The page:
Or here is part of the bill itself:
“No individual or religious entity shall be required by any governmental entity to do any of the following, if it would be contrary to the sincerely held religious beliefs of the individual or religious entity regarding sex or gender:
“Provide any services, accommodations, advantages, facilities, goods, or privileges; provide counseling, adoption, foster care and other social services; or provide employment or employment benefits, related to, or related to the celebration of, any marriage, domestic partnership, civil union or similar arrangement.”
Thankfully for great critical thinking skills, a great social media campaign against House Bill 2453, and/or great open minds, the Kansas Senate has no interest in bringing the bill, as it stands, forward (here you go for another article).
Still, this last week has been fascinating. Sure, the bill is absolutely terrible in my mind, and the lives it could have hurt are uncountable. Who knows the damage it has done already to those uncomfortable with being LGBT and seeing a bill passed by Kansas elected officials to make them feel basically like second-class citizens? All I can say to them is to echo Dan Savage with it gets better, and it definitely is going to do just that.
For those who know me well, you know that Viktor Frankl’s Man’s Search for Meaning is one of my favorite books (If you haven’t read it, do so. For less than $10, you can have a book that can change your life). One of his big points is to find meaning through the suffering, and I have taken this to heart, so my looking at the bill is probably slightly different from many others.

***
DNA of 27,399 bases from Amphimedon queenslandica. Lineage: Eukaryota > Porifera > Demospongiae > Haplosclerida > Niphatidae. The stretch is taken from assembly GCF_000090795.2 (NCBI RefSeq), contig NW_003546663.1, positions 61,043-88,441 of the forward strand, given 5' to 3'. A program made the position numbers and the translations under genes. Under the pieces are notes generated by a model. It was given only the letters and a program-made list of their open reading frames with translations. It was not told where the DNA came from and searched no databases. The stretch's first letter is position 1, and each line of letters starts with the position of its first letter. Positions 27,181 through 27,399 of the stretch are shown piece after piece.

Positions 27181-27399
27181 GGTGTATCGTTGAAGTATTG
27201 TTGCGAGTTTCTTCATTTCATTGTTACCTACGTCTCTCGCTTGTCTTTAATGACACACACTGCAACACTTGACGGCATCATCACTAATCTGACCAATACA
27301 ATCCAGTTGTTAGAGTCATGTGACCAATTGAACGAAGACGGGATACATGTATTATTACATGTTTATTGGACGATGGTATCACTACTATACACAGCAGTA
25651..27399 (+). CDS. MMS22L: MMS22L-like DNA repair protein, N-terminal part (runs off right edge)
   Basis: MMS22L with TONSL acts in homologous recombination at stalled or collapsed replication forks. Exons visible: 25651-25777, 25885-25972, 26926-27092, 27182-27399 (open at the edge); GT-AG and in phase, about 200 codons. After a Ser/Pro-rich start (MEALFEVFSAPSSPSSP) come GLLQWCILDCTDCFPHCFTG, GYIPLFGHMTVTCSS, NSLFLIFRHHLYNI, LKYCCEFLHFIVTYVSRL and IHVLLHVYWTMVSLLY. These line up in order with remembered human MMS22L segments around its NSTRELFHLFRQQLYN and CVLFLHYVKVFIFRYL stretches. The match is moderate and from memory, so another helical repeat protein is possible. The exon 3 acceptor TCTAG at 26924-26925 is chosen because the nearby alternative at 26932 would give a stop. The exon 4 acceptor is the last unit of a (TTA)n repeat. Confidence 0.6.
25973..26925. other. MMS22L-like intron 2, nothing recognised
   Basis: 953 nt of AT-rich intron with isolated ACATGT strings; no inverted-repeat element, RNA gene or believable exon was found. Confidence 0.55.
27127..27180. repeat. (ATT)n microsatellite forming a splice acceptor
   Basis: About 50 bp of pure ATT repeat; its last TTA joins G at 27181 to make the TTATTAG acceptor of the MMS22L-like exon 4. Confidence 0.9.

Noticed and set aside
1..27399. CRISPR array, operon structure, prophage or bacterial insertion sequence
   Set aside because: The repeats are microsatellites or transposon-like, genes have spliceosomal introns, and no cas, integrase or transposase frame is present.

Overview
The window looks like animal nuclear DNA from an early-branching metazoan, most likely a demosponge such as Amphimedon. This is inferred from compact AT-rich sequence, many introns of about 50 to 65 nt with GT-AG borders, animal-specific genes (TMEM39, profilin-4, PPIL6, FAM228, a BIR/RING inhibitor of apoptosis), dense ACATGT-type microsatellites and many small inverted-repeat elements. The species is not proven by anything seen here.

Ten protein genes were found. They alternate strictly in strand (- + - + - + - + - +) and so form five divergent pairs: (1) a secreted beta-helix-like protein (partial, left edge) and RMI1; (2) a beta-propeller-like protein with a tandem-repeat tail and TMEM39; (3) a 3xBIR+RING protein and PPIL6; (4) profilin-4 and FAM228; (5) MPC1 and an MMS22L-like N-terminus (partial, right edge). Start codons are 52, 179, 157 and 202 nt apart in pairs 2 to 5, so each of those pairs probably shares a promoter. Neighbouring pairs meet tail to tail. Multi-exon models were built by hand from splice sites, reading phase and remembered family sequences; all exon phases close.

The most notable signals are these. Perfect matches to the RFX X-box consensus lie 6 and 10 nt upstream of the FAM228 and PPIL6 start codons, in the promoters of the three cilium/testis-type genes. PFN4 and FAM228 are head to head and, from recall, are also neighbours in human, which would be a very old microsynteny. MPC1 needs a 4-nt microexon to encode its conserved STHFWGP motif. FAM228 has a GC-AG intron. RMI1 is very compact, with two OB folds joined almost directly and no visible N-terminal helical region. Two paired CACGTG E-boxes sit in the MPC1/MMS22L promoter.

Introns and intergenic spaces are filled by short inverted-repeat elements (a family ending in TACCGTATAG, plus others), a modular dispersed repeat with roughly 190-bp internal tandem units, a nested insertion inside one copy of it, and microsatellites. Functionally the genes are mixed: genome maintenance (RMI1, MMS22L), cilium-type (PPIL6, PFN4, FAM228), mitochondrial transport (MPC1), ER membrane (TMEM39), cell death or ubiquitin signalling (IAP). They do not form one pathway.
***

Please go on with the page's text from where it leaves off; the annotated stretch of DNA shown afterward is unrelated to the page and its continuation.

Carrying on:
While I stayed up to date with news as I always do, I paid especially close attention to the comments. The mass majority of them were against the bill. Ten years ago, I don’t think that would have been the case. To quote Bob Dylan, “[t]he times they are a-changin.” There is no doubt at all about that.
One of the last times Kansas made international news in a not so positive way was with the 2005 Kansas State Board of Education’s decision to allow the teaching of intelligent design as an alternative to evolution. While many jokes were made about Kansas, what came from the laughter was none other than the Flying Spaghetti Monster, which has impacted so many lives since then and brought genuine smiles to people’s faces with his touches from his noodly appendage.